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Abstract: The Coast Range Ophiolite Debate - A Perspective from its Northern Neighbor, the Josephine Ophiolite, SW Oregon


In contrast to the controversy surrounding the origin of the Coast Range ophiolite, the origin of the Josephine ophiolite is well constrained. Given that the two ophiolites are similar in many ways, a clear understanding of the Josephine ocean basin may provide an analogy for the Coast Range ophiolite and its basin. The past 25 years of research in the region has shown that the Josephine ophiolite formed in a suprasubduction ocean basin along the margin of western North America. The discovery of a screen of Rattlesnake Creek terrane rocks contained within the Josephine ophiolite provides unequivocal proof that this basin formed when older Klamath Mountains terranes rifted apart between 170 and 162 Ma. Structural and faunal evidence suggest that the Josephine ophiolite spreading ridges were north-south directed which must have carried the Rattlesnake Creek screen and an overlapping island arc complex (the Rogue arc) northward relative to the older Klamath Mountains terranes. Thus, the Late Jurassic geometry of the Josephine basin may have looked very similar to the modern Andaman Sea region with an elongate transform dominated basin (the Josephine ophiolite) bordered on the north and south by active arcs constructed on older oceanic material (the Rogue arc and older Klamath terranes). Carrying this further, the Coast Range ophiolite basin may have formed in an analogous setting with the Klamath and Sierran terranes forming its northern and eastern borders, respectively. Under this scenario the paired Coast Range ophiolite-Josephine ophiolite basin system may have represented approximately 2000 kilometers of the interarc, and fore-arc region of the Cordilleran plate edge.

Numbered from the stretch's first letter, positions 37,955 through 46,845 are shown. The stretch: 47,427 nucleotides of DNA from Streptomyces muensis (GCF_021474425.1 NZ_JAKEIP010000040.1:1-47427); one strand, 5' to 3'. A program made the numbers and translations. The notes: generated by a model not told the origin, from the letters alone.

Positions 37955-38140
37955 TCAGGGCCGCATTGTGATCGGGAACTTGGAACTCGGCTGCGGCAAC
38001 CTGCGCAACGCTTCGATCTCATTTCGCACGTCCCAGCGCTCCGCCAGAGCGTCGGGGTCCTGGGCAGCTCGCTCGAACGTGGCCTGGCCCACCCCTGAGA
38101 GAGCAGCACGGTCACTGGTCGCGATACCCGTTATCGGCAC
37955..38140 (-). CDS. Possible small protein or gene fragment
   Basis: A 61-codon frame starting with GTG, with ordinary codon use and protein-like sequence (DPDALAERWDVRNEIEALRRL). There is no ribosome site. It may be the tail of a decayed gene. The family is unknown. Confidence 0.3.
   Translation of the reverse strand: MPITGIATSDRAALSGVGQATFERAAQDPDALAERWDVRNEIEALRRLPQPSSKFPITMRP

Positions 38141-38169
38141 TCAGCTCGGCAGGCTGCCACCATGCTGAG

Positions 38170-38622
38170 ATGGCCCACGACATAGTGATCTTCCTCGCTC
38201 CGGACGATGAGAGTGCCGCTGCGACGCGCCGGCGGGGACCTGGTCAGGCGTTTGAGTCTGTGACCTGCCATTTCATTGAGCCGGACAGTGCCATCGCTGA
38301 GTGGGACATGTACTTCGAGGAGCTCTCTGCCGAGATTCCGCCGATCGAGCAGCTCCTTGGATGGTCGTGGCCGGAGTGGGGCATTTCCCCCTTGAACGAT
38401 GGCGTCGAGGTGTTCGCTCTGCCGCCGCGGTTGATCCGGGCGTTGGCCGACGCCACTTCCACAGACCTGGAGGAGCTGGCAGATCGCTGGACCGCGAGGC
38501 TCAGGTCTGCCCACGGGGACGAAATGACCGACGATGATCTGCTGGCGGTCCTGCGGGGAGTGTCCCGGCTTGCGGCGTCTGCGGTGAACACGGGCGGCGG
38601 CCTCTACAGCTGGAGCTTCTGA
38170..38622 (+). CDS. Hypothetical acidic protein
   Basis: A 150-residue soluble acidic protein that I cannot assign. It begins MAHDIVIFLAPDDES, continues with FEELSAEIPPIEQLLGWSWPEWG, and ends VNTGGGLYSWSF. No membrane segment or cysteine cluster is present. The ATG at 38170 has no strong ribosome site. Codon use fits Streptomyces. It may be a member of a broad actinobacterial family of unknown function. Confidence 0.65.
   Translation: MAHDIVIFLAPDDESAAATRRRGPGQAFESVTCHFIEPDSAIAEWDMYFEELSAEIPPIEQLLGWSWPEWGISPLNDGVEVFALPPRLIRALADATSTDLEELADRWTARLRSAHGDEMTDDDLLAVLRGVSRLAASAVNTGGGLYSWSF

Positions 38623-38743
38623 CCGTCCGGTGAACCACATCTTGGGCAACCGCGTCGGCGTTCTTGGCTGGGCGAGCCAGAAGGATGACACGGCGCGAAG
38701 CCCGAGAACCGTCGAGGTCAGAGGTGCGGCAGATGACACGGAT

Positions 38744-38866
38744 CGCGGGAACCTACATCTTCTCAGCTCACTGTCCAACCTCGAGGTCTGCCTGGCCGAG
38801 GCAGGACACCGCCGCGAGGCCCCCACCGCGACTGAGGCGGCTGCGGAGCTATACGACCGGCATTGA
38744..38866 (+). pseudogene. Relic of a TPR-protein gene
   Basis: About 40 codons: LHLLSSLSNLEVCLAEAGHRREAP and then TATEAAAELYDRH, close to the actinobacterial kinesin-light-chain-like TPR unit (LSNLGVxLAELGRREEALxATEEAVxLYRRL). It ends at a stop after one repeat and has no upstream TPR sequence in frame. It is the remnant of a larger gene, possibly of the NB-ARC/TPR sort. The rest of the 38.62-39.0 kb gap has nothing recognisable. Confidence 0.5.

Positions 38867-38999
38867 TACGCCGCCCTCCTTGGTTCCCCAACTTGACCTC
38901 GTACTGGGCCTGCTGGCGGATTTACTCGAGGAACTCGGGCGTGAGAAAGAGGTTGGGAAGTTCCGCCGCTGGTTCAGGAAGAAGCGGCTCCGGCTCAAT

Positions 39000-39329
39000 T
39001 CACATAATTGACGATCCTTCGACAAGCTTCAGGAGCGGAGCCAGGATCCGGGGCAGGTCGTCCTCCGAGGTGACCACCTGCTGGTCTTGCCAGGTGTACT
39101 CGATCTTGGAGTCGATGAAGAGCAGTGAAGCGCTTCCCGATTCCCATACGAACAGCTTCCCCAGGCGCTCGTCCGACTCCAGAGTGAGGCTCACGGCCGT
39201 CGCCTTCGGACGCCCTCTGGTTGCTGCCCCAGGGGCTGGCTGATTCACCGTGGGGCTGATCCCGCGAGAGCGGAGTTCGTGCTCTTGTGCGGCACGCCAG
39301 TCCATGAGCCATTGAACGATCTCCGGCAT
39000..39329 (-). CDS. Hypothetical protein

Search and Discovery Article #90945©1997 AAPG Pacific Section Meeting, Bakersfield, California